Sev, another cryptocurrency miner from Canada who declined to give out his last name, tells us he decided to use his pandemic economic stimulus to buy mining rig materials, calling it a long-term investment. But he had no choice but to buy LHR cards. “I bought the LHRs because of scalpers taking everything, not much selection,” Sev says.
However, Sev points out the LHR series only handicaps the mining of Ethereum. The same cards can mine a variety of other cryptocurrencies without limit. “To be honest, mining with LHR versus non-LHR isn’t much of a difference. At this point there’s coin even better than ETH (Ethereum) to mine for my purposes of monthly withdrawals rather than holding,” he says.
The GPU: A Money-Printing Machine
A GPU mining rig from a user on Reddit.
Miners also point out that buying an LHR series card makes sense for them over the long term. Although Ethereum remains the major currency of choice for GPU miners, the blockchain is expected to phase out mining later this year. Whether this will bring an end to the cryptocurrency craze remains unclear, but at the very least it’ll force miners to focus on new currency.
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Hence, it’s only a matter of time before the LHR series becomes irrelevant, making the cards attractive to all miners. “If Ethereum becomes unmineable this year, miners will purchase more LHR cards than before,” says Teeter, the cryptocurrency miner from Colorado.
Nvidia didn’t respond to a request for comment. So it’s unclear if the company would ever consider expanding the Lite Hash Rate limiter to more currencies, or restrict Ethereum mining even more. AMD, on the other hand, has responded by creating the Radeon RX 6500 XT, a GPU with only 4GB of video memory, which is not enough to mine Ethereum. And while it’s in stock, the GPU’s performance is so underwhelming that even gamers seem to be avoiding it.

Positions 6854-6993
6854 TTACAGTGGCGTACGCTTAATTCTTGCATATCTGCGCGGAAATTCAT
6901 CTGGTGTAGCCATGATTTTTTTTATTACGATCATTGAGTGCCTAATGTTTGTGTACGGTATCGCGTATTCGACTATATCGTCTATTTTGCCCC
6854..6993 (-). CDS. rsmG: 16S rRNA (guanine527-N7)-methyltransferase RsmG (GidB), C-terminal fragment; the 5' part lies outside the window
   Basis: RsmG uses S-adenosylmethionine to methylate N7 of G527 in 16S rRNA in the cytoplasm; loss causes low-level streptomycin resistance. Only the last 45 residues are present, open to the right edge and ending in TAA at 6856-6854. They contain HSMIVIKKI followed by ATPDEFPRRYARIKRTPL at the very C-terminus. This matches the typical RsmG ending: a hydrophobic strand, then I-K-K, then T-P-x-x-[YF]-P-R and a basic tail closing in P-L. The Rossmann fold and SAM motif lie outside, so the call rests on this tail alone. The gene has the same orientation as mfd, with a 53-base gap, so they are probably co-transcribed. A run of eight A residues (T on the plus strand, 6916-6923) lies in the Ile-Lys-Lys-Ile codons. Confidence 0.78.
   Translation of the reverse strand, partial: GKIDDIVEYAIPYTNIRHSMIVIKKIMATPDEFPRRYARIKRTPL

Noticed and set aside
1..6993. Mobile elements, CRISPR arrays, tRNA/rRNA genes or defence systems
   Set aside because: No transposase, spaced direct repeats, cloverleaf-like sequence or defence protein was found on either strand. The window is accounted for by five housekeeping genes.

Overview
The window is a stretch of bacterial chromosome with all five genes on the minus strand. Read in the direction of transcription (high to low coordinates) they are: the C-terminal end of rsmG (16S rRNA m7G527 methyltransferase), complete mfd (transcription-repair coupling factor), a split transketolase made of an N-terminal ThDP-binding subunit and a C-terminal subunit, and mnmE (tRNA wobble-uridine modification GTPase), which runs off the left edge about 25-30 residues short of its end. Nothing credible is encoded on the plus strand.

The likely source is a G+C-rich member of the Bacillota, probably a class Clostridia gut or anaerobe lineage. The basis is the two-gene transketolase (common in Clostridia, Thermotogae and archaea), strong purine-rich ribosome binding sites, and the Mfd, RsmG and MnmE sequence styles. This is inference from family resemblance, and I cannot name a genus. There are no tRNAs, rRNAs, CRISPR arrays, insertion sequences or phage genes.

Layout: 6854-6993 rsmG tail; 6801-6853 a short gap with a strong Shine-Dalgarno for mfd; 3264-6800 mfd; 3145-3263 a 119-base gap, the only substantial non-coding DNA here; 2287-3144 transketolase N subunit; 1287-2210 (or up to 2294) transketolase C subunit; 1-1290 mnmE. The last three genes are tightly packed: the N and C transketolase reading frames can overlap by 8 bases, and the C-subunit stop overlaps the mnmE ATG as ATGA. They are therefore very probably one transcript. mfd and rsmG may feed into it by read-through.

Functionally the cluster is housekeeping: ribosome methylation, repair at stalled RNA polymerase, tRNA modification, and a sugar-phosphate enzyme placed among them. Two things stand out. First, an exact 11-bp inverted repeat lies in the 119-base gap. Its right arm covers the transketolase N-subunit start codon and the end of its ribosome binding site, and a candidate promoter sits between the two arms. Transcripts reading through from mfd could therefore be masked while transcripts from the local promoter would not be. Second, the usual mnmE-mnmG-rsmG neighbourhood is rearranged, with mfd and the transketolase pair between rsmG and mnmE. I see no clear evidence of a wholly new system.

In the meantime, a few miners acknowledge that buying so many graphics cards can deprive others from building their own PCs. “Sure, you could build some gaming PCs with that,” says one cryptocurrency miner on Reddit named Alex, who owns 20 GPUs, five of which are LHR graphics cards. Not helping the matter are scalpers and retailers selling the graphics cards at inflated prices, thanks to demand.
“I’m also a gamer, I don’t like these prices either,” Alex adds. However, he continues to pursue what he considers to be an expensive hobby. His mining rig now pulls in about $50 a day.
For consumers who do successfully snag a desktop graphics card, the temptation to become a miner can also be strong once they realize how much profit can be made. Marko Tarman, a mining hardware specialist for NiceHash, notes that many PC gamers like to mine cryptocurrencies on the side.
“We’ve heard a bunch of stories from users in less than developed countries, where with one GPU, they can feed a family. If you can basically earn money with zero effort, why not?” he says.
NiceHash’s own user base has exploded from 650,000 users in January 2021 to just over 2.5 million now, which occurred as LHR GPUs began circulating.
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Read More: Cryptocurrency Miners: Nvidia’s Lite Hash Rate Limiter Did Little to Stop Us